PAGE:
The concept of measuring time is an old one, and many ancient civilizations developed primitive methods for tracking the time of day and measuring the seasons. Many civilizations used the moon and constellations as reference for planting and harvesting crops, and the Romans and Greeks found ways to enhance time measurement even further. Clocks as we know them go back to the Middle Ages, but of course, today’s clocks are more accurate than ever. Advanced digital clock systems allow companies, cities, and other entities to accurately measure the time, so they can coordinate with other parties with ease. There are major consequences for having an inaccurate clock, so GPS clock systems, network time clocks, POE digital clocks, and others are carefully maintained and linked together to keep the time consistent. Synchronized clock systems and network time clock can make all the difference. Now, what is there to know about these network time clocks and other systems?
All Kinds of Clocks
A grandfather clock or an analog wrist watch can only do so much. In today’s computerized world, where vast amounts of information must be shared and transmitted in a timely fashion, all kinds of advanced timekeeping systems are in place to coordinate modern work. Precision Time Protocol, or PTP, is used to align clocks within a given computer network, originally standardized and defined by the IEEE back in 2002. Meanwhile, POE clocks, or “power over ethernet” clocks can get both power and time updates via a cable connected to the Ethernet. It may also be noted that all 31 GPS satellites in orbit around the Earth feature built-in atomic clocks that offer those satellites incredible accuracy. In fact, due to Einstein physics, time slows down very slightly for these fast-moving satellites relative to anything on the Earth’s surface, so those satellite clocks accommodate that fact. The difference is incredibly slight, but time keeping is so important, the satellites adjust for it all the same.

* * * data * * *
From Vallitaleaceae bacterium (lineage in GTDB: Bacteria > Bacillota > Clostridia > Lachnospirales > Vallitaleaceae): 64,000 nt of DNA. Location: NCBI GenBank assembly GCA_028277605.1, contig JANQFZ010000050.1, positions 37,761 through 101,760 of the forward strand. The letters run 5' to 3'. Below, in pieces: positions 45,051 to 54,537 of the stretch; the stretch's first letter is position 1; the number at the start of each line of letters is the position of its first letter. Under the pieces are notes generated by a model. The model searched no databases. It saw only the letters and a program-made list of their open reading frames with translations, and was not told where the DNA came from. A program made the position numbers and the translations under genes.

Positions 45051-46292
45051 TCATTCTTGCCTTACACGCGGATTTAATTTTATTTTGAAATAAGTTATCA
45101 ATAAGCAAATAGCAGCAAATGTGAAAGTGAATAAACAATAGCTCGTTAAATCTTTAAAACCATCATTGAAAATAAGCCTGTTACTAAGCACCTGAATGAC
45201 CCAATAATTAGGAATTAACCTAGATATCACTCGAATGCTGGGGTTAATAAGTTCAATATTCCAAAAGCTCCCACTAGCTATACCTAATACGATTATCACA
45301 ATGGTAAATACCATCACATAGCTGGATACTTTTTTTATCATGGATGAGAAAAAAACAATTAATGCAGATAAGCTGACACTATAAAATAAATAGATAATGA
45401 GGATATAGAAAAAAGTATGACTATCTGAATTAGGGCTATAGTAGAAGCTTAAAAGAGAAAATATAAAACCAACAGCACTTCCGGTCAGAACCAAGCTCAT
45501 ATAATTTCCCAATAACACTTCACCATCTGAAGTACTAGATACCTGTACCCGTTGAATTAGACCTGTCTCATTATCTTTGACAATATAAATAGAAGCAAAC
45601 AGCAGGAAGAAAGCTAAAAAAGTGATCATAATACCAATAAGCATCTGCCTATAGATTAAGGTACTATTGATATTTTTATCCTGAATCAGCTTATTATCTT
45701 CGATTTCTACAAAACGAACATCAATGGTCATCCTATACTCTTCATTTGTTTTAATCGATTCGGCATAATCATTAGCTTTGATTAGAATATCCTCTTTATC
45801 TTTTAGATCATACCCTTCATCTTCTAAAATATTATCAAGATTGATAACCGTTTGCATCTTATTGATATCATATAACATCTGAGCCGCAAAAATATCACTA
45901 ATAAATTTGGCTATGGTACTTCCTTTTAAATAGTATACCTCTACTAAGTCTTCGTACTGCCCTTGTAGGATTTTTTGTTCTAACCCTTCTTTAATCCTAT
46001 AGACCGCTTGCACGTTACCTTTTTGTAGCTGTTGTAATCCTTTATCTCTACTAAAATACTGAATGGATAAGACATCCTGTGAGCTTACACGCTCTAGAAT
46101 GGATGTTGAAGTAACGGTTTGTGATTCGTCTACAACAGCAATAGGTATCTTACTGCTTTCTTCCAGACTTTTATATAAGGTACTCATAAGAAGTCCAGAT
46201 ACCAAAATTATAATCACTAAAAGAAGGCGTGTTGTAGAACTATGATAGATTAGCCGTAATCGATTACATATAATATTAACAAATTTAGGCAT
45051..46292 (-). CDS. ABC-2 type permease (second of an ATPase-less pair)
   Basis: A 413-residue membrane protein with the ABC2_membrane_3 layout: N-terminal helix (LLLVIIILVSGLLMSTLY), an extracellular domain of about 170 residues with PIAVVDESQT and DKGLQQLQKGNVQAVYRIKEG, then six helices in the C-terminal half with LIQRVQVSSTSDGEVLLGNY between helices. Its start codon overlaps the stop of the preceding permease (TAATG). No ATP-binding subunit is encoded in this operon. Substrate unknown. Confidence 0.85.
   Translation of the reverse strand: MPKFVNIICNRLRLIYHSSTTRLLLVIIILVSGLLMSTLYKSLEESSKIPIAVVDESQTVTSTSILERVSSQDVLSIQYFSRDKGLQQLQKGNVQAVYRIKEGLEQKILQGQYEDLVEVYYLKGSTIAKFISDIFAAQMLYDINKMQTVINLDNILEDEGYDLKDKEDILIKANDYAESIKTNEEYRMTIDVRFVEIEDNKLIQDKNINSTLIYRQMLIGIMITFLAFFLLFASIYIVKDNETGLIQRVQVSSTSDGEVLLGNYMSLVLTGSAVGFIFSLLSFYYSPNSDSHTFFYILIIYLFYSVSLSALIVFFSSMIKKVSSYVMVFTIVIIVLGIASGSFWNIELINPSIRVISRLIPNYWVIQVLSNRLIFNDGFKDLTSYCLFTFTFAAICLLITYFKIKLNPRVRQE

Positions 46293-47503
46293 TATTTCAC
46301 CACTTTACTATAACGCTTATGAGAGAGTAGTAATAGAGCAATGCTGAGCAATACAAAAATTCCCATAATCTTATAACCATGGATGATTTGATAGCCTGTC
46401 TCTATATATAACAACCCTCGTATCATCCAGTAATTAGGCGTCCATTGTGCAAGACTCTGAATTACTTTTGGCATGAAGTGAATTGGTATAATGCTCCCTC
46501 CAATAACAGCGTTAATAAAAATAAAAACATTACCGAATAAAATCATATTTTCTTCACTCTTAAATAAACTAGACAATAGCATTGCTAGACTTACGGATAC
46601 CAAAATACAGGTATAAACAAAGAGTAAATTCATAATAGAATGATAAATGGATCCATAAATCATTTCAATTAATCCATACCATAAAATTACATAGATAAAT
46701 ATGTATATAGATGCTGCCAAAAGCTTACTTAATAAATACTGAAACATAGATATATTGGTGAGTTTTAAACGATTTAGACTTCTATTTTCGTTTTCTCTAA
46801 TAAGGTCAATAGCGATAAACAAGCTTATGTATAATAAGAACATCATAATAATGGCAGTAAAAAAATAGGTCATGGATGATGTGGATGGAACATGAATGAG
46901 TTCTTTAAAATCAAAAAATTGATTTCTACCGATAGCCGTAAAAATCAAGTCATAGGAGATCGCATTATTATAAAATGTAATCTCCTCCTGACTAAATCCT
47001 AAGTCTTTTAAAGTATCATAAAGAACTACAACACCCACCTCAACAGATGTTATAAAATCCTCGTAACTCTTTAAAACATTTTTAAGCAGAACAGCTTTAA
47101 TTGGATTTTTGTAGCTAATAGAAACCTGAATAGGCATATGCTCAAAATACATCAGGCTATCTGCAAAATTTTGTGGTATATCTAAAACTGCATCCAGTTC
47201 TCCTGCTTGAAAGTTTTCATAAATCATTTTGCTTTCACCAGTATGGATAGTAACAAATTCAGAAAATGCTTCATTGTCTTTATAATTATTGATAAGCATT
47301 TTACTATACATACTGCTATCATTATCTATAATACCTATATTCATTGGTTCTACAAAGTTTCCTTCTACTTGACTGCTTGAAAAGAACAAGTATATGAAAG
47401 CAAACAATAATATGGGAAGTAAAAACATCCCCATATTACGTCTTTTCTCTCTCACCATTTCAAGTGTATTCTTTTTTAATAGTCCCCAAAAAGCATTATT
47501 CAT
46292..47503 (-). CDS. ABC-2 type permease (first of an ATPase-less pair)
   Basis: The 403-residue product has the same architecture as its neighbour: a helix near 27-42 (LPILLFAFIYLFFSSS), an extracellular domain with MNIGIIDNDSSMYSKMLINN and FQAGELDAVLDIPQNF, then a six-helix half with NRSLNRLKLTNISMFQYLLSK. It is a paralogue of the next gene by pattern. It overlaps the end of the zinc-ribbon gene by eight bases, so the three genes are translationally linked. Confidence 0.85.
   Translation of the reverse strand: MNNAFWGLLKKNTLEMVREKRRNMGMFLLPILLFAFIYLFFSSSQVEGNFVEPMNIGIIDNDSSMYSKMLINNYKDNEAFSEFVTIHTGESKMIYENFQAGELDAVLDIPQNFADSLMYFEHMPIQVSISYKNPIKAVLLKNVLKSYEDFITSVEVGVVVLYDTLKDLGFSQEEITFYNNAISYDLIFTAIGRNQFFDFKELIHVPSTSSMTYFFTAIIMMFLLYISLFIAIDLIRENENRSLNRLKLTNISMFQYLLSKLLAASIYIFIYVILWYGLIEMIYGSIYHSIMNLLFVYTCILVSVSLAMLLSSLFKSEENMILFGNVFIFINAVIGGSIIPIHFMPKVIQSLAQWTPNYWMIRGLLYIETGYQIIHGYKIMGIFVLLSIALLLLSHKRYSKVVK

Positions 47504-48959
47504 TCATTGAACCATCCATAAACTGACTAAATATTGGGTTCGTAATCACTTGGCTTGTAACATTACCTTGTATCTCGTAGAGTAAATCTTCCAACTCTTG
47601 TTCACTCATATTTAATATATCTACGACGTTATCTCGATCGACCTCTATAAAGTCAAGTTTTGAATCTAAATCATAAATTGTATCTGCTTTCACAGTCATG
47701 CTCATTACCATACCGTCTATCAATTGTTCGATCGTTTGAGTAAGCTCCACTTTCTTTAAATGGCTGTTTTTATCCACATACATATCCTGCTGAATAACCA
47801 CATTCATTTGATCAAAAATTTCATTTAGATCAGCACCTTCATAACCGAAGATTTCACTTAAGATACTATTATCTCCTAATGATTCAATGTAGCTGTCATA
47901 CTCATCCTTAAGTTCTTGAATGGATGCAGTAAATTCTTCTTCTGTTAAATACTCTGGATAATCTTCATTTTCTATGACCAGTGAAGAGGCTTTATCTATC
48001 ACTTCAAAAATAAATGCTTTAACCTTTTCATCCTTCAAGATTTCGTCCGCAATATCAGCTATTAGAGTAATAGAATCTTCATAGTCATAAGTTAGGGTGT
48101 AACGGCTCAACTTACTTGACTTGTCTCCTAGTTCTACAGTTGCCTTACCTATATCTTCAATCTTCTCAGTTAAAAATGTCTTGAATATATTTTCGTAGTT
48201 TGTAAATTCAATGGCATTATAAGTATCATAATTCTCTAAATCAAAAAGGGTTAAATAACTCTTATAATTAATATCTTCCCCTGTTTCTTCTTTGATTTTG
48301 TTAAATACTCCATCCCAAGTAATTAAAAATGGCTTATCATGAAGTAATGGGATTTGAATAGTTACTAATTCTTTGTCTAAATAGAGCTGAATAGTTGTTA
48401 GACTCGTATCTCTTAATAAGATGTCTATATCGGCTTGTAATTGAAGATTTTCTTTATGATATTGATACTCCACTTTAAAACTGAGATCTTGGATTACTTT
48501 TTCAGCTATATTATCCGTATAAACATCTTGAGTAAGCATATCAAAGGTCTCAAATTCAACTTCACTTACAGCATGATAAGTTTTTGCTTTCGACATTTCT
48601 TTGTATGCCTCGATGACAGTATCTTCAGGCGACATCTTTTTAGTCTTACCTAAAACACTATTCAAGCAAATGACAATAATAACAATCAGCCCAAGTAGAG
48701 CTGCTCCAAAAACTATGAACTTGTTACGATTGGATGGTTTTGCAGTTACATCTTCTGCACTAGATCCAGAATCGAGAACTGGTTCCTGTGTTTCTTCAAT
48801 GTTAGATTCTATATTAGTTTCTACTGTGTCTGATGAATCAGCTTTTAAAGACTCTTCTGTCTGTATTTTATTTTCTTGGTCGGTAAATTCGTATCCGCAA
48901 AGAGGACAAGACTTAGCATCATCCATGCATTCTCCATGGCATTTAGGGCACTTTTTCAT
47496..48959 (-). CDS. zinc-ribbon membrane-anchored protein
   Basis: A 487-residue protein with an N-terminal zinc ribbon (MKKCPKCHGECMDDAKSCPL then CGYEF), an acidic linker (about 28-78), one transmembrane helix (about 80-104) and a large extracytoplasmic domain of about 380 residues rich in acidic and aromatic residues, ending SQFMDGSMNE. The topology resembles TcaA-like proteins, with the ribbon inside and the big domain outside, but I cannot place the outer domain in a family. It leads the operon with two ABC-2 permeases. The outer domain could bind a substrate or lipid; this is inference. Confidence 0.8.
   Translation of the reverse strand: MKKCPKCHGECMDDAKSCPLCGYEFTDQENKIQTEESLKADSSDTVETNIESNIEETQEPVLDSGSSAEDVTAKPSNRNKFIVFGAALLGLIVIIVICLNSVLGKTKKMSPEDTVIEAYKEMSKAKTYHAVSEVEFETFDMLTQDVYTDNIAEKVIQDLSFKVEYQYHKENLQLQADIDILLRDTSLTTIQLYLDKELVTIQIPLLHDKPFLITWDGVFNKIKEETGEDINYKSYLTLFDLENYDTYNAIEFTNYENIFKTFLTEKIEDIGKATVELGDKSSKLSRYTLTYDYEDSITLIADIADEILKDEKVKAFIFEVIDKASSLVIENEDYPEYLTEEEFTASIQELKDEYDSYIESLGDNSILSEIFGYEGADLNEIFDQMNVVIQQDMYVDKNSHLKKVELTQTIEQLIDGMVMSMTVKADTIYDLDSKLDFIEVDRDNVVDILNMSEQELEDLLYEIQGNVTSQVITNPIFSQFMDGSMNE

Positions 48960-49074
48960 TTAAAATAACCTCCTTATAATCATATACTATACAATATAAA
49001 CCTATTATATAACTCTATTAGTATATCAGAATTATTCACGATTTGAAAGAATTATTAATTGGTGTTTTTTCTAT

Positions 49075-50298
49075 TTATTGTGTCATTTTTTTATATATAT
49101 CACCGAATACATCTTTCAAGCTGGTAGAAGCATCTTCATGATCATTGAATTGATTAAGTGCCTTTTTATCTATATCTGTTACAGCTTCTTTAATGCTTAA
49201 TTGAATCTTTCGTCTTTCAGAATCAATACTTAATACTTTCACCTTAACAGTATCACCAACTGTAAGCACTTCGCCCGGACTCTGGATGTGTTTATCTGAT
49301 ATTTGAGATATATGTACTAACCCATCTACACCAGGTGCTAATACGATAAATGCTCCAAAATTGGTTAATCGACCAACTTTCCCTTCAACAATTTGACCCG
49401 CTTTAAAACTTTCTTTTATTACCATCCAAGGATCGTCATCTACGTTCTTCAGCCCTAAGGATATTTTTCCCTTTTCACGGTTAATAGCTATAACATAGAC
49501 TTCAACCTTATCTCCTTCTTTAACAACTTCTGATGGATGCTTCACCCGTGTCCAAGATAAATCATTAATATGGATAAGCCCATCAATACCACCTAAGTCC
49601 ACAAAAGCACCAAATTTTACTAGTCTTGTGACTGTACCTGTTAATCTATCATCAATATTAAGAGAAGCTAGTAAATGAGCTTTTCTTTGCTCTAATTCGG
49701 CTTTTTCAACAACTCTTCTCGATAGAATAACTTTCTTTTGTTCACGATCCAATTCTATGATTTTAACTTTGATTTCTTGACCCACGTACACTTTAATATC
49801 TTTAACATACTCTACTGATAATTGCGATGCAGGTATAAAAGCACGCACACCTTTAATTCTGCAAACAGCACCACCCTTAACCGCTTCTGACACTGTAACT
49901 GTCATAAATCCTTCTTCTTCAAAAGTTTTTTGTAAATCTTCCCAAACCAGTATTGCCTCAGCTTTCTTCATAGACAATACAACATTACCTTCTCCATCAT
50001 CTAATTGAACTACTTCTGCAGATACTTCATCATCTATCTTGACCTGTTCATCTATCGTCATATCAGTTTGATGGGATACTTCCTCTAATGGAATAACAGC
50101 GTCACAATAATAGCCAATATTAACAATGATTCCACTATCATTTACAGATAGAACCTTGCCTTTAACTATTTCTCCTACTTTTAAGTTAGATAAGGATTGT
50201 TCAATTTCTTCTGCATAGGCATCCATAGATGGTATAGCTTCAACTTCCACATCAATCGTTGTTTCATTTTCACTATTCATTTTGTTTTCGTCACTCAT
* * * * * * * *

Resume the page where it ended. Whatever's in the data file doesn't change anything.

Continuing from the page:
Network Time Clocks and Their Duty
Clocks tend to work in large groups, so that companies, governments, and other entities can coordinate their efforts internally and externally. It would be a disaster if all these clocks were out of sync. Already, it is believed that the American economy loses $7.4 billion per day due to time sheets that were incorrectly filled out. Having a huge number of out-of-sync clocks would make this even worse, and the effects would probably compound over time. Fortunately, network time clock systems can prevent this.
The idea of network time clocks goes back t0 1851, when Charles Shepherd invented a simple model for London’s Great Exhibit. Even the Royal Greenwich Observatory was used to help make this system a reality. Today, such network time clocks are much more accurate, and computers and atomic clocks are involved to keep all of these clocks aligned. A system will need an ultra-accurate master clock, and often, GPS satellites can provide that sort of timekeeping reference. A Network Time Protocol server can also help. Such systems tend to have backups as well. All clocks connected to that system, the slave clocks, can receive information through either cables or wireless signals.
Who is using these clock networks? The television industry makes heavy use of clock networks, in order to maintain strictly controlled airing schedules for all programming, and keep the time slots aligned properly. A television studio’s master control system, for example, relies on clock systems to keep everything on schedule. Also, 911 dispatchers and other emergency services need accurate clock systems, and schools and airports tend to use network time clocks, too. Many airline passengers need to get on their flights or arrive precisely on time, and jets might get jumbled up and get in each other’s way if the schedules are inaccurate. So, a master clock and a slave clock system can make sure all flights are boarded on time, and airport guests know precisely when they need to reach a terminal or gate. All of this keeps the airport running smoothly, without delays or interruptions.